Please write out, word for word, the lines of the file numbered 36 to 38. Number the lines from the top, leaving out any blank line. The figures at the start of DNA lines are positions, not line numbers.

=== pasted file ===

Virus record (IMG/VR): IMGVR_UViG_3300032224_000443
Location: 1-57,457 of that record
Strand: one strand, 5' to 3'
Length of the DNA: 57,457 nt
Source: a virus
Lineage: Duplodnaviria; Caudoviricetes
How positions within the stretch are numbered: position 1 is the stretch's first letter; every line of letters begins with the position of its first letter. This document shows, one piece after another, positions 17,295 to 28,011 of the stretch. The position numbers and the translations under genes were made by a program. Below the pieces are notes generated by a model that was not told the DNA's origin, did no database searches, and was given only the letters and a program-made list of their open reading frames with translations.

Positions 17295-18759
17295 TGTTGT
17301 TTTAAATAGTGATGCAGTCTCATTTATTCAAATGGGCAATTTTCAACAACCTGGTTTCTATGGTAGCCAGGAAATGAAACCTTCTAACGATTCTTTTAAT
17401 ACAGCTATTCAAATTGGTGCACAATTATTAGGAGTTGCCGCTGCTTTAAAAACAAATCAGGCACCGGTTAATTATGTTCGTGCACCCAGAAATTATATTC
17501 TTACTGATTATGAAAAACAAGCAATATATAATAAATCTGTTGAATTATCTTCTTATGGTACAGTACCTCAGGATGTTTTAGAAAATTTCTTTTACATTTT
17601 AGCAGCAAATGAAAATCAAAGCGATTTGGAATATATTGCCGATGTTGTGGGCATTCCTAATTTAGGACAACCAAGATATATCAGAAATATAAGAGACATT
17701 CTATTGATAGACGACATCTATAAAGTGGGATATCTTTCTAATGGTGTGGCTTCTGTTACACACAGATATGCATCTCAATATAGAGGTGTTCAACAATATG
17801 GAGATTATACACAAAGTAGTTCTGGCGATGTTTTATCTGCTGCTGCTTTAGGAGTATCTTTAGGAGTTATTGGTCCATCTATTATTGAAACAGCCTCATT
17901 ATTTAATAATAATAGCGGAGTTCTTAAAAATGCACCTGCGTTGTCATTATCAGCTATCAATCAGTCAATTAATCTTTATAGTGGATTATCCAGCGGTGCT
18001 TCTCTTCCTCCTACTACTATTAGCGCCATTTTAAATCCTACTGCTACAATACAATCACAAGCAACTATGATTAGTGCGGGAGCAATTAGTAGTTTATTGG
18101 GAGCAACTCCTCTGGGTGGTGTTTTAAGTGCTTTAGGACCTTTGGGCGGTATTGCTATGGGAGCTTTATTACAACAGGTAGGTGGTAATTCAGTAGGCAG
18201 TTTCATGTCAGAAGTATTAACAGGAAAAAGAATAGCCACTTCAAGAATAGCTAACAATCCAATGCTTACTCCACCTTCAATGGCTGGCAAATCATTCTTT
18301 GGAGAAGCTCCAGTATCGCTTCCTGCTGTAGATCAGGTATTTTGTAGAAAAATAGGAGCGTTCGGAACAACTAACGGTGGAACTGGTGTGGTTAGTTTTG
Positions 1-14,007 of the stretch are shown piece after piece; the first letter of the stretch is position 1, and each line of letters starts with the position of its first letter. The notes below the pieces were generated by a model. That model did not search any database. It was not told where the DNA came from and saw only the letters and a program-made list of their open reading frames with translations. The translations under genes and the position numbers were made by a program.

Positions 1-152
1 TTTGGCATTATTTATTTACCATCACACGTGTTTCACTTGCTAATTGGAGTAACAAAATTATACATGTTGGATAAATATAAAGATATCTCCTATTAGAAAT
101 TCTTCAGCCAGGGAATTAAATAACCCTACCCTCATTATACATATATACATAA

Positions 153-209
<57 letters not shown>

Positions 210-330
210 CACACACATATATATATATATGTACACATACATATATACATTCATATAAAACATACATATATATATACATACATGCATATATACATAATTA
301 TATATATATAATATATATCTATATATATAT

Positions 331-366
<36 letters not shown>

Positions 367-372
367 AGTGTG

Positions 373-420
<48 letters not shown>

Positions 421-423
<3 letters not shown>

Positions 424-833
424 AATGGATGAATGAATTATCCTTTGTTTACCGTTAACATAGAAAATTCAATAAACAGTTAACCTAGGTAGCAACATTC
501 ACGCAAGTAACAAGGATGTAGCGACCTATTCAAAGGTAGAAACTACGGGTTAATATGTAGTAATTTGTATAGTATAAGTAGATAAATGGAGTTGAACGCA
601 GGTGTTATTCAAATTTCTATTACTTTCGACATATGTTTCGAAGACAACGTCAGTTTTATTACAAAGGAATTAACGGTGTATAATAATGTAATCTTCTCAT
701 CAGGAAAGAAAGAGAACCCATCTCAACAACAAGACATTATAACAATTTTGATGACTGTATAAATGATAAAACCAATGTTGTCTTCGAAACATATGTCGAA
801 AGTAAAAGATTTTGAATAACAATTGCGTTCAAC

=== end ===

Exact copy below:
Positions 421-423
<3 letters not shown>

Positions 424-833